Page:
Sebastian Inlet State Park Beach Collage

Sebastian Beach Collage

We enjoy going to Sebastian Inlet State Park on Florida’s central Atlantic coast.  It is a spectacular place to visit!  The weather this winter has been especially beautiful.  We made this collage of our favorite scenes at the inlet (click on the picture to enlarge and see details).  Info and live cam links are available at:  https://www.floridastateparks.org/parks-and-trails/sebastian-inlet-state-park

California: Long Beach Aquarium

Bicolor Anthias

California Moray Eel

Clown Fish

Clown Triggerfish

Rockmover or Dragon Wrasse

Leafy Sea Dragon

Giant Green Anemones

Strawberry Anemones

Moon Jellies

Spotted Lagoon Jellies

Zebra Shark

Fin Whale

Pacific White-Sided Dolphins

The Aquarium of the Pacific is a gem in Long Beach, California.  The displays are wall to ceiling and cover a variety of habitats.  You can also go out on whale watching excursions by aquarium naturalists from the dock outside.  An exciting expansion of the aquarium is currently underway.  We definitely will return again!  More info is at:  http://www.aquariumofpacific.org/

Florida Manatees in Winter

Mother and Baby Manatees at Homosassa Springs

Mother Manatee Nursing Baby Underwater

Manatee at Crystal River

Manatees Have Good Eyesight

Manatees Have Sensitive Bristles on Body and Breathe Through Two Round Nostrils

Manatees Have Flexible Lips to Grab Sea Grass

Manatees Drink Fresh Rainwater

Manatees Have Round Paddle-like Tails

Florida manatees are easy to spot in winter because they congregate in springs and canals to stay warm.  Famous places to see them include the Three Sisters Spring at Crystal River (http://www.threesistersspringsvisitor.org/) and Blue Spring State Park (https://www.savethemanatee.org/manatees/manatee-webcams/).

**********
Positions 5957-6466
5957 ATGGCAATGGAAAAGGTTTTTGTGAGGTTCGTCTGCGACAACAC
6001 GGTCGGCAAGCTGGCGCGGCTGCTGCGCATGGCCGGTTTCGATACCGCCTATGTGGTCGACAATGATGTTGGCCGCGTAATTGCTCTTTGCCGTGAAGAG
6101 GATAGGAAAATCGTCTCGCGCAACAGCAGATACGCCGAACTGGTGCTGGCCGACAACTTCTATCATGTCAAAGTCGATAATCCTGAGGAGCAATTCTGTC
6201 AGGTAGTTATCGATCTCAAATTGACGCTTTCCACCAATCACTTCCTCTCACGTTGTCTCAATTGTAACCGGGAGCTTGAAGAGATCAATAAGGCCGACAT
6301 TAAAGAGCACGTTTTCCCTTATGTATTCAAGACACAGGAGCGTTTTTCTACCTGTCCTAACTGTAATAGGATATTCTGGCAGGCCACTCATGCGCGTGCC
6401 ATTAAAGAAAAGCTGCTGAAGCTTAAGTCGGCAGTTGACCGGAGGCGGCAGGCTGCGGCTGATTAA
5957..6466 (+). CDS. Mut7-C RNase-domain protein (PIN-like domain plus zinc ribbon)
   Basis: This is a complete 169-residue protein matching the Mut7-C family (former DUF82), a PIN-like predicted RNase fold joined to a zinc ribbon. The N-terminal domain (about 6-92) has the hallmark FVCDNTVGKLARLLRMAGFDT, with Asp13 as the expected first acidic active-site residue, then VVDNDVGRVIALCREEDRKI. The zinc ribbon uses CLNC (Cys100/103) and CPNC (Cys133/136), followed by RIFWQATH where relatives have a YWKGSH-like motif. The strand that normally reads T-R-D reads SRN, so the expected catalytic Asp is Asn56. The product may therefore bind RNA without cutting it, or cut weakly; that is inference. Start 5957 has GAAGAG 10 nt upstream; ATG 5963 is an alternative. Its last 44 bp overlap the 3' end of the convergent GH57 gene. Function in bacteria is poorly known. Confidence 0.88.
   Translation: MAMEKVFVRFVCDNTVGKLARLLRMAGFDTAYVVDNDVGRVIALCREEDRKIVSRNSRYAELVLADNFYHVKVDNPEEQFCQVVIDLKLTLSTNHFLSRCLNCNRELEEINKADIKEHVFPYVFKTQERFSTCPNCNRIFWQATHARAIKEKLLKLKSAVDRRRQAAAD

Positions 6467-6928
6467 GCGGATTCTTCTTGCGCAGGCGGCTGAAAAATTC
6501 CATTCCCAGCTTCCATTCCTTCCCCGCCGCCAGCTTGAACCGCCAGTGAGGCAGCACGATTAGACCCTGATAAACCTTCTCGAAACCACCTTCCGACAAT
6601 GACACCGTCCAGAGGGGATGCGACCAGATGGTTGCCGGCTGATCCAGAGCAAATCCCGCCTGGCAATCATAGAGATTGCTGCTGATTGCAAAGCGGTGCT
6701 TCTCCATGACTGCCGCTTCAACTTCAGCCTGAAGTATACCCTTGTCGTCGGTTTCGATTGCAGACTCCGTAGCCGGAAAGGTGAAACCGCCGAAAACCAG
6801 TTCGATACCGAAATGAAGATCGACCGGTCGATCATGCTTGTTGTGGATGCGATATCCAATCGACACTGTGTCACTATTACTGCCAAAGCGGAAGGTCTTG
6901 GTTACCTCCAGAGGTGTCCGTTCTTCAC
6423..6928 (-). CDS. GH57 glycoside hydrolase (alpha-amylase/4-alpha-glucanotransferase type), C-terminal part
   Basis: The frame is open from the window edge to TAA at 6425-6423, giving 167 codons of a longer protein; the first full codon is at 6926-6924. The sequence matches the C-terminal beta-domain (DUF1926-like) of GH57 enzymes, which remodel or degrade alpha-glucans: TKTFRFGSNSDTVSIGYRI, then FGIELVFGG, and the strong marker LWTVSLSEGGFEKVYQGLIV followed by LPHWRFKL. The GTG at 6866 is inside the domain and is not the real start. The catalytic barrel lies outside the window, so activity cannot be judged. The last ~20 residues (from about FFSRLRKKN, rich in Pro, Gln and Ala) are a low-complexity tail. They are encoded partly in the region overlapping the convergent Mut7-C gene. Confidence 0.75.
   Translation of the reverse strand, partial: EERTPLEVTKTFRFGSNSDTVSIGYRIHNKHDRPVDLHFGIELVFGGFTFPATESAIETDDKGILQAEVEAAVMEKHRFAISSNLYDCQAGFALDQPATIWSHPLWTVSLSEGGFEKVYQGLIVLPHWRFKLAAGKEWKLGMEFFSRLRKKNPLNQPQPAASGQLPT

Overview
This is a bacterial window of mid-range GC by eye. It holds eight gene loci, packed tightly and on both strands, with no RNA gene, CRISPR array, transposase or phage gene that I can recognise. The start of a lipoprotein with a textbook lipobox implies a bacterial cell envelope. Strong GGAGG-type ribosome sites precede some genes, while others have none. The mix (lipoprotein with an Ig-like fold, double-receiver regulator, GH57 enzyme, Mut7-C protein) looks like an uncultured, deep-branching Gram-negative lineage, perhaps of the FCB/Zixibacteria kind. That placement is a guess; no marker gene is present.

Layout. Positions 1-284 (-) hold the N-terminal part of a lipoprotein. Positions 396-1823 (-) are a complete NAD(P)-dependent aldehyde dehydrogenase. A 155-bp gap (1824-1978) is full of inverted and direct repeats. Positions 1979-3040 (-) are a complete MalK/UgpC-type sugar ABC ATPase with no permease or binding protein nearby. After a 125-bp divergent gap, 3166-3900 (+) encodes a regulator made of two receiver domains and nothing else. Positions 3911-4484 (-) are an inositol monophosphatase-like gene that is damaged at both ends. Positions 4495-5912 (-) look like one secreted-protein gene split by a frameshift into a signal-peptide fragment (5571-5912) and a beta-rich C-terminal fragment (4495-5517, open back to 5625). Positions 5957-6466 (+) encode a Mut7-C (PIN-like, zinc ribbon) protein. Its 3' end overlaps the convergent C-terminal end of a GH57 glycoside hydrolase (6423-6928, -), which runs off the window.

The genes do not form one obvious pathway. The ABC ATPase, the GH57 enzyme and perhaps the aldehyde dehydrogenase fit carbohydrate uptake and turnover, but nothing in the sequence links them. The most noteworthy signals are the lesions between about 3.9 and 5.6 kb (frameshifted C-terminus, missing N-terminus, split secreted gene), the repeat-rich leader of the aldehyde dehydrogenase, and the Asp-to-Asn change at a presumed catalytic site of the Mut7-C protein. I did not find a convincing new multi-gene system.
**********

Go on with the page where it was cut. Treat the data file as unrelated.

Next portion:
Sea cows live 40-60 years and are related to elephants.  They weigh up to 1200 pounds and use their flexible, sensitive snouts to graze on sea grass. Their whiskers can feel water ripples that are smaller than a human hair!  They surface frequently to breathe air through two round nostrils.  Manatees do not have eyelashes, and close their eyes in a circular motion like the aperture of a camera.  Manatees move through the water by pumping their round paddle-like tails up and down.  They communicate with a series of chirps, whistles, and squeaks.  Kids especially love these slow moving, gentle giants.  Fun info and activities for kids is at (https://www.savethemanatee.org/manatees/education-materials/student-resources/.   Learn more at:  https://www.savethemanatee.org/

Florida: Cocoa Beach in Summer

Summer Walk on Cocoa Beach

Morning Waves

Sanderling Running

Ghost Crab

Florida in summer is a land of ocean breezes, afternoon showers, and warm nights.  A walk on Cocoa Beach in the morning is perfect!

Monterey Bay Aquarium is Great!

Striped Pyjama Squid

Scrawled Filefish

Sea Gooseberry

Orange Sea Nettles

Baja Tropical Reef Tank

Orange Garibaldi

Sea Otters Sleeping on Beach Nearby at Moss Landing

Sea Otters Returning to Water

Sea Otter and Sea Gull

Raft of Sea Otters

The Monterey Bay Aquarium is a wonderful place to visit – it is one of the top aquariums in the country!  It is located on the beautiful California coast south of San Francisco.  Up to 2,000 gallons per minute of fresh sea water constantly flows through the exhibits.  

We especially enjoyed seeing a recent display featuring the striped pyjama squid.  These shy cuttlefish have never been shown in the United States before now.  More info is at:  https://montereybayaquarium.tumblr.com/post/138692614238/were-geeking-out-over-the-newest-addition-to-our

Animators from Pixar Studios visited the aquarium before animation began on the movie “Finding Dory”.  They studied octopus, sea otters, and shorebirds in detail.  That attention to detail shines through in the film, and hopefully inspires a new generation of children to love the ocean too!

Iceland: “Pompeii of the North” Museum

Ferry Approach to Island of Heimaey

Ferry Approach to Island of Heimaey

Cliffs at Entrance to Harbor

Cliffs at Entrance to Harbor

Wall Mural Near Ferry Terminal

Wall Mural Near Ferry Terminal

Ash-Filled House on Display at Eldheimar Museum ("Pompeii of the North")

Ash-Filled House on Display at Eldheimar Museum (“Pompeii of the North”)

1973 Photograph of Fissure of Fire By Town

1973 Photograph of Fissure of Fire By Town

1973 Photograph of Church and Erupting Volcano

1973 Photograph of Church and Erupting Volcano

Nature Display at Saeheimar Aquarium

Nature Display at Saeheimar Aquarium

Mineral Chalcedony at Saeheimar Aquarium

Mineral Chalcedony at Saeheimar Aquarium